Macron Tells the UN to Wake Up With Swipe at the U.S. and China
The coronavirus pandemic must serve as an “electric shock” that wakes up the United Nations, French President Emmanuel Macron said in a speech Tuesday, which included veiled attacks on the U.S. and China.
Macron is trying to find a new way to revive the multilateral order, which has been strained to the breaking point by the increasingly hostile rivalry between the U.S. and a Chinese government that is seeking to expand its influence.
President Donald Trump’s determination to redraw the U.S. relationship with the rest of the world has seen the World Trade Organization sidelined and agreements on climate change and Iran’s nuclear program called into question. In May, he announced he was withdrawing from the World Health Organization, the UN’s health agency, because it was unduly influenced by China.
Macron on Tuesday rejected U.S. demands for UN members to reimpose international sanctions on Iran, arguing the Trump administration had forfeited the right to trigger such measures when it withdrew from the nuclear accord in 2018.
Following the U.S. lead now “would undermine the unity of the Security Council, the integrity of its decisions, and would run the risk of further aggravating tensions in the region,” he said.
It’s not the first time France’s 42-year-old leader has offered blunt and bleak assessments of the traditional international order. Last year, he said NATO was “brain dead” and wondered whether its commitment to collective defense still held. But now he’s arguing that the pandemic is an inflection point that offers a chance to make real changes.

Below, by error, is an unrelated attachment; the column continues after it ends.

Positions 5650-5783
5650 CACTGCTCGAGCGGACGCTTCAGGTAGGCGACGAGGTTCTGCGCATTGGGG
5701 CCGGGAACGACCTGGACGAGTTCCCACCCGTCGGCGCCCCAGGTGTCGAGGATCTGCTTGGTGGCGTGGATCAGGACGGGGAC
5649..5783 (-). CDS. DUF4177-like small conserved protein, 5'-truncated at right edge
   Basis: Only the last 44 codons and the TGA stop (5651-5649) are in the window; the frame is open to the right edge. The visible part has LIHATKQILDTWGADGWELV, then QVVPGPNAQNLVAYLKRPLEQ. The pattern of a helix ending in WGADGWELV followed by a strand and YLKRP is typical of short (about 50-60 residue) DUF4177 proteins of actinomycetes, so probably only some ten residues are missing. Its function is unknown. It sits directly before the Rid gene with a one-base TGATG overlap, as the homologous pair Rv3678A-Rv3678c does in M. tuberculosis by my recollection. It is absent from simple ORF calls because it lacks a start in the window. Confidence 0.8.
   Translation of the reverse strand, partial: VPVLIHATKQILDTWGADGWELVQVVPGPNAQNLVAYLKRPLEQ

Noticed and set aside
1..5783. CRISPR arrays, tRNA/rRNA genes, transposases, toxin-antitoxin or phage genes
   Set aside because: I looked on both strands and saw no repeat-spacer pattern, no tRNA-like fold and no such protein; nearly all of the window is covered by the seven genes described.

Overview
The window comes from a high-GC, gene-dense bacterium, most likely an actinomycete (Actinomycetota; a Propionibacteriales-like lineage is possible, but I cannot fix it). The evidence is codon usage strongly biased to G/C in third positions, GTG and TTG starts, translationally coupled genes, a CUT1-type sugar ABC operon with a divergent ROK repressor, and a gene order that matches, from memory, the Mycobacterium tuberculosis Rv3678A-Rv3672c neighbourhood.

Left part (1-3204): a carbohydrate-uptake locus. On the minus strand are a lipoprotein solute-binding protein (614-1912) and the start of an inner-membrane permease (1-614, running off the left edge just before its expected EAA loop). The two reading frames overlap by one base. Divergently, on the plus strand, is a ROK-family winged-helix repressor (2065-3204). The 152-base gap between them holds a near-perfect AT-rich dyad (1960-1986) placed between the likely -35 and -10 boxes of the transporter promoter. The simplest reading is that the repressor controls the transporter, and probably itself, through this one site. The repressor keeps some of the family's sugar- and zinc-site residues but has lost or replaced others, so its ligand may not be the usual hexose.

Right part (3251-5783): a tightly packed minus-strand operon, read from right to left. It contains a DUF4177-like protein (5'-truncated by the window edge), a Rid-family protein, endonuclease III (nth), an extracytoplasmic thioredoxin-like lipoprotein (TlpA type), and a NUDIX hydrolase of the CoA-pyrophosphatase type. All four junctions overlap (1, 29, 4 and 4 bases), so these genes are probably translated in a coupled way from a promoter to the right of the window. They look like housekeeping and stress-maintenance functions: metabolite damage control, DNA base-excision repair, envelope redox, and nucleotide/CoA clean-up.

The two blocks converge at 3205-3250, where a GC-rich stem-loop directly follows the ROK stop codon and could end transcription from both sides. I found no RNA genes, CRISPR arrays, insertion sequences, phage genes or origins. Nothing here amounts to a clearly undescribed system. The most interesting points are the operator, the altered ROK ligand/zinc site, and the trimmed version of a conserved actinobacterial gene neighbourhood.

Giving an overview of the economic, security and social tolls of Covid-19, Macron said people all over the world had expected leaders to cooperate and find solutions. Instead, he said, there was a fracturing in which key international organizations, like the WHO, were accused by some of complacency and instrumentalized by others.
“Our organization itself ran the risk of impotency,” with permanent members not able to meet at the peak of the epidemic “because two of them preferred to display their rivalry,” Macron said in a veiled jab at China and the U.S. He delivered his address to the annual UN General Assembly by video because it is being held virtually this week.
“We can’t close our eyes anymore,” he said. “We can no longer be satisfied with a multilateralism of words that only allows us to agree on the lowest common denominator, a way of hiding deep divergences under a façade of consensus.”
Still, there was reason for optimism, Macron said, citing “signs of hope” during the epidemic — the European Union for example showed unity, sovereignty and solidarity when everyone had predicted the opposite.
At the heart of a new era, must be the struggle against inequalities of all kinds and a concerted effort to tackle climate change, Macron said.
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